by Phil Sefton
Writers and editors rushing to meet deadlines know the feeling. The effects of stress, a few too many cups of coffee, and perhaps a candy bar or bag of chips in place of a meal can conspire to make the most steely-nerved wordsmith feel a tad nauseated. Or is it nauseous? And what of that stress, that coffee, that ill-chosen meal replacement—are its effects nauseating or nauseous?
Grammarians with more prescriptive leanings (ie, those concerned with language as it “should” be used, which presumably would include most writers and editors) would say that a person feels nauseated and that which has made him or her feel that way is nauseous. Those with more descriptive leanings (those concerned with language as it is actually used, which includes professional linguists as well as armchair observers of language) are eager to point out that while nauseated is still more often used to mean feeling the effects of nausea, the use of nauseous in that subjective sense is rapidly gaining acceptance. Similarly, while nauseous is still more often used to mean causing nausea, the use of nauseating in that causative sense will soon be more prevalent, if it is not already. Debates on the merits of prescriptive vs descriptive use of these terms can be quite heated, and current dictionaries and usage guides often attempt to walk a line between the two camps—which, considering the potential for rancor, is probably not a bad idea, particularly taking into account the ever-evolving nature of language as well as the history of these terms.
So first, a little history. Despite the pronouncements of some prescriptive grammarians promoting the idea that nauseous, when used to mean “feeling the effects of nausea,” is yet another example of a weed newly sprung up in the garden of educated usage, it appears that the term was used in that sense as early as 1604. What is more, it was likely not used to mean “causing nausea” until 1612 or later. At some point, the rule was set forth dictating that nauseous should be used to indicate causing nausea and nauseated to indicate the subjective feeling of nausea—a rule that for the most part held sway until the mid-20th century, when nauseous once again began to be used by persons describing how they feel.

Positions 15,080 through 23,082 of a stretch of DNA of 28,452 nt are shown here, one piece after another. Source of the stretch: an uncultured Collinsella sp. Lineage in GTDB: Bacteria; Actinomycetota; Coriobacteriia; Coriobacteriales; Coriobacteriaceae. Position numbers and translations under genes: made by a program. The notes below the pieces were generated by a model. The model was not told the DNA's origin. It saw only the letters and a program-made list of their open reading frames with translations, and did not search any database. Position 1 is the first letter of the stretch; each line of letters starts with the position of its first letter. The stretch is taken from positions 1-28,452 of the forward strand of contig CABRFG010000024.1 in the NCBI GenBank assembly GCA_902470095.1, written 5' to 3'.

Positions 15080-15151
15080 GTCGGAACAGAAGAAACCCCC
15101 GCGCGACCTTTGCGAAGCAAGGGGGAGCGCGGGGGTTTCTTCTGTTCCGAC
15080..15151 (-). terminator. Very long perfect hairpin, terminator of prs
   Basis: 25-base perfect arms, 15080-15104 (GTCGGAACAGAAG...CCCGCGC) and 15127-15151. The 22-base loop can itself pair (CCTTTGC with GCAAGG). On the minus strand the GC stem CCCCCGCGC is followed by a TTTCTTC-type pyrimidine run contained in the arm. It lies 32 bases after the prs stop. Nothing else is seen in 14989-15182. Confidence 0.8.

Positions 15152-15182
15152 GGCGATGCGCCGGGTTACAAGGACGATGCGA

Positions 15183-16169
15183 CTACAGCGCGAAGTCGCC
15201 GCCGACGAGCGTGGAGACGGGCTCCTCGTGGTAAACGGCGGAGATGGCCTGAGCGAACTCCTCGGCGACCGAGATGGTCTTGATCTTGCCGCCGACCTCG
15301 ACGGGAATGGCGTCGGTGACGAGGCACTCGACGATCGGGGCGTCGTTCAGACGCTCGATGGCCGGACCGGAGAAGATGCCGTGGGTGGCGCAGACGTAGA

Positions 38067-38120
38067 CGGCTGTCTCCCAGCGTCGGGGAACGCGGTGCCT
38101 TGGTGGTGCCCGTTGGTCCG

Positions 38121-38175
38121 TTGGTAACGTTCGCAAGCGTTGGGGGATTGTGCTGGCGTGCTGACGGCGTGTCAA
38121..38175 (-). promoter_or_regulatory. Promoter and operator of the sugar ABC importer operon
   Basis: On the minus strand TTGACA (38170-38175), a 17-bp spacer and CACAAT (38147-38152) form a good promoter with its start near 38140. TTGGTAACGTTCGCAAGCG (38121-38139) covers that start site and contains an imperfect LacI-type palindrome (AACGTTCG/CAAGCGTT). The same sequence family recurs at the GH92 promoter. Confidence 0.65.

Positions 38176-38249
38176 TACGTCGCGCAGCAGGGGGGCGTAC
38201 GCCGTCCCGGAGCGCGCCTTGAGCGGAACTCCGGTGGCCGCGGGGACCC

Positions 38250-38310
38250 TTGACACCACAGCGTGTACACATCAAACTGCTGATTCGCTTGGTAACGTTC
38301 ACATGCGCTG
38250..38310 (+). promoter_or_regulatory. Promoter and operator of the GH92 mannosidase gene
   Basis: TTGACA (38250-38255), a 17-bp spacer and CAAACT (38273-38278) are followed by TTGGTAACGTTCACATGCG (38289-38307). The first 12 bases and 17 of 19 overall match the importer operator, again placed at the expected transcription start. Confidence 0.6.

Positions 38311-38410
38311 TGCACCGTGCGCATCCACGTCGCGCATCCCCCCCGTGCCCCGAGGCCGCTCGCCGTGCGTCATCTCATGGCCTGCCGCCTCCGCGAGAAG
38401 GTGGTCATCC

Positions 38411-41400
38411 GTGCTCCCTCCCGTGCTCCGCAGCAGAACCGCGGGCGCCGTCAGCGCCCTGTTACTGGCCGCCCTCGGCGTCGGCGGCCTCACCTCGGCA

Nauseous, then, when used to describe the feeling of nausea, is something of a grammatical atavism, a throwback to an earlier usage that seems to have fallen into disfavor in the intervening centuries. The term has regained its original meaning in a few generations, a resurrection only accelerated by today’s fast-paced media mix. For example, when comedian Mike Myers’ Saturday Night Live character, Linda Richman, claimed that something “makes me nauseous” (always pronounced as two syllables, with the slightest of pauses when pronouncing the first: “naaw′ shus”), the use of the term in that sense gathered steam in short order, gaining an ever-widening circulation as viewers of the program used it in conversation and e-mails; it likely now lives a healthy and happy life in the various social networking media. Other related terms from the 17th century—nauseation, nauseative, nauseity, nausity—are now obsolete or used very rarely, but for now nauseous as used to describe the subjective state of nausea seems here to stay.
So how does all of this pan out for the person seeking guidance on the use of nauseous, nauseated, and nauseating? As is often the case, an answer—very seldom is there such a thing as the answer—lies in the ever-shifting borders between the spoken and the written word. Whereas the use of nauseous in the subjective sense when speaking now seems a given, nauseated is still holding its own in text. Conversely, the use of nauseous to indicate the cause of nausea is rapidly falling into disuse in spoken conversation (and when it is used, it is sometimes confused with noxious), whereas it maintains only a rapidly diminishing tenuous lead over nauseating in text.
Accordingly, JAMA and the Archives Journals very seldom use nauseous in the causative sense and not at all in the subjective sense (unless part of quoted material); nauseating is used for the former and nauseated for the latter, at least until the dust has settled on another generation or two of language evolution. In the meantime, writers and editors rushing to meet deadlines are encouraged to take steps to eliminate or reduce stress, consume coffee in moderation, and make prudent dietary choices if skipping meals.
Phil Sefton is a Senior Manuscript Editor at JAMA and contributes to the AMA Manual of Style site. This post originally appeared in the Oxford University Press blog.
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